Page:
LED lights can be more efficient, durable

Light–emitting diodes (LEDs) produce visible light very efficiently when an electrical current passes through semiconductor material inside them.

LED lighting differs from incandescent and compact fluorescent lighting (CFL) in several ways, and it can be more efficient, durable, versatile and longer lasting.

LEDs are directional light sources, which means they emit light in a specific direction, unlike incandescent and compact fluorescent bulbs, which emit light and heat in all directions. For this reason, LED lighting is able to use light and energy more efficiently in many applications. However, it also means that sophisticated engineering is needed to produce an LED light bulb that shines light all around like an incandescent A-shape bulb.

Incandescent bulbs produce light using electricity to heat a metal filament until it becomes white hot or is said to incandesce. As a result, incandescent bulbs release 90 percent of their energy as heat.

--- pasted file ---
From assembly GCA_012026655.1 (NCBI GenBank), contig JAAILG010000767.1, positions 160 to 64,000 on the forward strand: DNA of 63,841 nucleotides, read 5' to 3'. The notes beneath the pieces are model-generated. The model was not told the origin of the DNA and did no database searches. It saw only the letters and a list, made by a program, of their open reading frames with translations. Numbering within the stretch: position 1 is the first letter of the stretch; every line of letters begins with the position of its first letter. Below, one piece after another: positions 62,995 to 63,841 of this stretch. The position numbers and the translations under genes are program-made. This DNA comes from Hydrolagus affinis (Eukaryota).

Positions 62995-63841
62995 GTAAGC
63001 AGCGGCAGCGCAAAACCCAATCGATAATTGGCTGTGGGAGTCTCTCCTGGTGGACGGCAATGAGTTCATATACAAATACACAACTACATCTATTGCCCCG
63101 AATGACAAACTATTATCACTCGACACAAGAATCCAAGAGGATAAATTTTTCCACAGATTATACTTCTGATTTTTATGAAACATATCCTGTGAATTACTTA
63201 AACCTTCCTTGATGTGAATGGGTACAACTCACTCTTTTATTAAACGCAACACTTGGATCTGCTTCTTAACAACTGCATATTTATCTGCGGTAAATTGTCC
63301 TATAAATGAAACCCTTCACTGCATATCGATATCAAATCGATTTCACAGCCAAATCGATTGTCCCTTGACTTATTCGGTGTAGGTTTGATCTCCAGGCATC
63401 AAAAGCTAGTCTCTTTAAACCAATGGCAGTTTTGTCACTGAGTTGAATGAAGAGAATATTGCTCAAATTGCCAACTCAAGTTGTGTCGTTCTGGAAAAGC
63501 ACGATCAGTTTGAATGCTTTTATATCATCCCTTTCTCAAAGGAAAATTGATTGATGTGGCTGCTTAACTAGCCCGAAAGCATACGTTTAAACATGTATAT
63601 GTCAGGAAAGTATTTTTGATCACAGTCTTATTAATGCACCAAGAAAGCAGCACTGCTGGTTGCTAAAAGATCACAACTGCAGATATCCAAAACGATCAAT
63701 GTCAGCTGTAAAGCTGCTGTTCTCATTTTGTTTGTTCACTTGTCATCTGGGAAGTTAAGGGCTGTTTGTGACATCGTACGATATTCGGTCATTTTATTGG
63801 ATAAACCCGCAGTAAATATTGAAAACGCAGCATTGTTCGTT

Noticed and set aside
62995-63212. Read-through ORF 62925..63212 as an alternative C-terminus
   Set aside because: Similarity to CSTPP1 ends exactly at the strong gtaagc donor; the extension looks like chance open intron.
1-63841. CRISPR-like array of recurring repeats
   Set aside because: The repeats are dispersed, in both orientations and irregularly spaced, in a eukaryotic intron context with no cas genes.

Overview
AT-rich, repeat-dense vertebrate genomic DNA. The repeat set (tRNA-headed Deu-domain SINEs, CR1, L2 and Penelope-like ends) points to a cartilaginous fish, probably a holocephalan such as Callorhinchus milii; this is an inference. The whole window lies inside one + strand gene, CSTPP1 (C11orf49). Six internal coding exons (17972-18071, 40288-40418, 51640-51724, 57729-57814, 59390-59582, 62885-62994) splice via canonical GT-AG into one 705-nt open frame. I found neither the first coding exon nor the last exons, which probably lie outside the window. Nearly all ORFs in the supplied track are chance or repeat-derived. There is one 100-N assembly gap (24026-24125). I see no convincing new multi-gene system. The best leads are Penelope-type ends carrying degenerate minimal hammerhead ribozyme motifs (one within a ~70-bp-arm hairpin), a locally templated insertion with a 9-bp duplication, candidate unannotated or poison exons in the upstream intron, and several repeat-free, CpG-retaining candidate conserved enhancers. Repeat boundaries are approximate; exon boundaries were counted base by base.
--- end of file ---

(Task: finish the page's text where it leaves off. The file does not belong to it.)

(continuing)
In a CFL, an electric current flows between electrodes at each end of a tube containing gases. This reaction produces ultraviolet (UV) light and heat. The UV light is transformed into visible light when it strikes a phosphor coating on the inside of the bulb.

Because LED lighting systems don’t radiate heat, the heat produced from the power going into the product must be drawn away from the LEDs. This is usually done with a heat sink – a passive device that absorbs heat and dissipates it into the surrounding environment.

Common LED colors include amber, red, green and blue. There is actually no such thing as a white LED. To get white light, color LEDs are mixed or covered with a phosphor material that converts the color of the light. Colored LEDs are widely used as signal lights and indicator lights, like the power button on a computer.

LEDs are also incorporated into bulbs and fixtures for general lighting applications. Because they are small, they provide unique design opportunities.